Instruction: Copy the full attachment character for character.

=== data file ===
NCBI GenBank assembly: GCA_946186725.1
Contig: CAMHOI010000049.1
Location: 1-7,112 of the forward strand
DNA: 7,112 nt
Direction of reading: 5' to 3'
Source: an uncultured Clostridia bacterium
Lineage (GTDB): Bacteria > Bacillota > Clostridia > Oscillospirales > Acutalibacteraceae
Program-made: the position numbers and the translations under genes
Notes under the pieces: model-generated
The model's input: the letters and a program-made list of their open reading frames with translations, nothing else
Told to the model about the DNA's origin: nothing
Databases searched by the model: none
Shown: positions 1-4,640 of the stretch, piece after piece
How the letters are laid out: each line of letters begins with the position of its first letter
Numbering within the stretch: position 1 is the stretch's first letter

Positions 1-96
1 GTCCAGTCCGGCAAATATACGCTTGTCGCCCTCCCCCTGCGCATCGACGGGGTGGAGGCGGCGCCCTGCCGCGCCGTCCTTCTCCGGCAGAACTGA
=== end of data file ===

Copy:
NCBI GenBank assembly: GCA_946186725.1
Contig: CAMHOI010000049.1
Location: 1-7,112 of the forward strand
DNA: 7,112 nt
Direction of reading: 5' to 3'
Source: an uncultured Clostridia bacterium
Lineage (GTDB): Bacteria > Bacillota > Clostridia > Oscillospirales > Acutalibacteraceae
Program-made: the position numbers and the translations under genes
Notes under the pieces: model-generated
The model's input: the letters and a program-made list of their open reading frames with translations, nothing else
Told to the model about the DNA's origin: nothing
Databases searched by the model: none
Shown: positions 1-4,640 of the stretch, piece after piece
How the letters are laid out: each line of letters begins with the position of its first letter
Numbering within the stretch: position 1 is the stretch's first letter

Positions 1-96
1 GTCCAGTCCGGCAAATATACGCTTGTCGCCCTCCCCCTGCGCATCGACGGGGTGGAGGCGGCGCCCTGCCGCGCCGTCCTTCTCCGGCAGAACTGA